Two experiments investigating the capacity to sustain mental set in dementia were conducted. Experiment 1 analyzed performance of a non-demented control group (NC), participants with Alzheimer's disease (AD) and participants with ischemic vascular dementia (IVD) on the Boston Revision of the Wechsler Memory Scale Mental Control subtest (MC). On simple tasks there were no between-group differences after controlling for time to completion. On complex tasks, NC participants outperformed both dementia groups and AD participants obtained higher accuracy indices than IVD participants. The IVD group produced a disproportionate number of commission errors regardless of task complexity. The AD group tended to produce more omission errors on more difficult measures of mental set. Individual task performance was divided into three sections - first, middle, and last. IVD participants made fewer and fewer correct responses over all three sections, whereas performance of AD participants leveled off by the middle section with no further decline. Experiment 2 compared letter fluency performance among NC, AD and IVD groups, and participants with dementia secondary to idiopathic Parkinson's disease (PD). For all letter cues, IVD and PD participants generated fewer responses than NC and AD participants. However, IVD and PD participants generated a larger proportion of words than AD and NC participants within the first 15 s. As the task progressed, the output of IVD and PD participants dropped precipitously. These findings indicate that failure to maintain mental set is not a diffuse or general cognitive disability. Rather, failure to maintain mental set in dementia may be best understood within the context of predictable and specific within-task time epochs.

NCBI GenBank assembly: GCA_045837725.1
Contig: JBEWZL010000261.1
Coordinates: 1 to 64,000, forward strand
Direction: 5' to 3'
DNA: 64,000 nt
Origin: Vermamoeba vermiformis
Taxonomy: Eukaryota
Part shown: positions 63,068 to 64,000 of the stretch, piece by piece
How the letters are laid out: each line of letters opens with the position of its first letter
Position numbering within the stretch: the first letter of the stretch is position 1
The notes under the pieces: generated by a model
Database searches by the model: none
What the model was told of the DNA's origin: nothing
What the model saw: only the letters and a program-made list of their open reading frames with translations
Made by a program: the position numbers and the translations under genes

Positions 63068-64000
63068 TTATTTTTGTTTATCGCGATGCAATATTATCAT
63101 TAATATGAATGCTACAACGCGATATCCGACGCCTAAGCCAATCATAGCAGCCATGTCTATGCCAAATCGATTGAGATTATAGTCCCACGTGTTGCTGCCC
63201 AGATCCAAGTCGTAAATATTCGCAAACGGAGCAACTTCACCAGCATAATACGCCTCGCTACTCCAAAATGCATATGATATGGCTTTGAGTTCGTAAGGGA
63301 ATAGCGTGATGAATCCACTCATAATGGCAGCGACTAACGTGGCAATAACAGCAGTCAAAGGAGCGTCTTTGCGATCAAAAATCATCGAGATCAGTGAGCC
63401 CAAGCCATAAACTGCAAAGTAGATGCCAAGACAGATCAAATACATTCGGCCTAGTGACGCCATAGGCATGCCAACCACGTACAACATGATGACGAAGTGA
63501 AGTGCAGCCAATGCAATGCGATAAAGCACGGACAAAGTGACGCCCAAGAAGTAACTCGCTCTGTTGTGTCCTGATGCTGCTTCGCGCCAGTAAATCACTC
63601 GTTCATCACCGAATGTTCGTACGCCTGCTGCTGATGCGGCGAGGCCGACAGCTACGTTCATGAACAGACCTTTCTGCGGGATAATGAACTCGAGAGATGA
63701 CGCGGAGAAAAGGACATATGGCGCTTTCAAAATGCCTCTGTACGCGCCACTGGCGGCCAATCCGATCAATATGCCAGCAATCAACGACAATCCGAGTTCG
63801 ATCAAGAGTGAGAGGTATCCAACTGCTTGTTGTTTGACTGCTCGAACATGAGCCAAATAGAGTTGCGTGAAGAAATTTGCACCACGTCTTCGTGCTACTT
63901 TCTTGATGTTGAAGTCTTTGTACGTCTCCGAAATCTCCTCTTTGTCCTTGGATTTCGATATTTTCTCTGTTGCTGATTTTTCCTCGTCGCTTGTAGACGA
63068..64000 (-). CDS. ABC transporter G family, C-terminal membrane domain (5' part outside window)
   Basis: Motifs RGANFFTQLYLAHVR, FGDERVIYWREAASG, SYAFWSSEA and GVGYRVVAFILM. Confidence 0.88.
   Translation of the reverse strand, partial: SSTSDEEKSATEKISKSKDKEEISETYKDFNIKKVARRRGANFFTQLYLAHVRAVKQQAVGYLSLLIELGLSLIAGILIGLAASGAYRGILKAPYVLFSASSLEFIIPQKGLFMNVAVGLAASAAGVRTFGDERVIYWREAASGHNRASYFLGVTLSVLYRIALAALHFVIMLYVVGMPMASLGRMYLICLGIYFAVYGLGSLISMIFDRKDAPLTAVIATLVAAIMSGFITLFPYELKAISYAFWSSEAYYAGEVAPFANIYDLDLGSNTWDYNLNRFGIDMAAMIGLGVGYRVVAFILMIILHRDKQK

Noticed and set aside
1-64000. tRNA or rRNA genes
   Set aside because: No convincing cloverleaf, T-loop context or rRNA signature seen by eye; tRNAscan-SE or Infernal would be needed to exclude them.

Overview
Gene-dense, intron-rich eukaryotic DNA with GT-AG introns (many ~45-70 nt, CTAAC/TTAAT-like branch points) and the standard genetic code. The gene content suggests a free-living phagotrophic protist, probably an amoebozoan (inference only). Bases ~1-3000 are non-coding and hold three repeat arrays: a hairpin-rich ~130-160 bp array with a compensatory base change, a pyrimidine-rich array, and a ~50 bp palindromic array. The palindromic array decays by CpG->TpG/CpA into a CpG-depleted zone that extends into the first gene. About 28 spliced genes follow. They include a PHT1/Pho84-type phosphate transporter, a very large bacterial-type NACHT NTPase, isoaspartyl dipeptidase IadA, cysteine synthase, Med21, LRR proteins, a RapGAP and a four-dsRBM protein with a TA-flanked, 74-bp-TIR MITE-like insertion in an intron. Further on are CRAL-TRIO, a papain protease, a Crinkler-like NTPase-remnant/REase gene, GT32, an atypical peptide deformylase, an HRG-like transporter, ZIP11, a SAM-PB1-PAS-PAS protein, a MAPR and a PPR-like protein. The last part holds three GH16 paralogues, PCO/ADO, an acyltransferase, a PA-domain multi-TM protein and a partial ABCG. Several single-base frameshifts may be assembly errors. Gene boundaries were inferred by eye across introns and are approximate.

All Science Journal Classification (ASJC) codes
- Experimental and Cognitive Psychology
- Cognitive Neuroscience
- Behavioral Neuroscience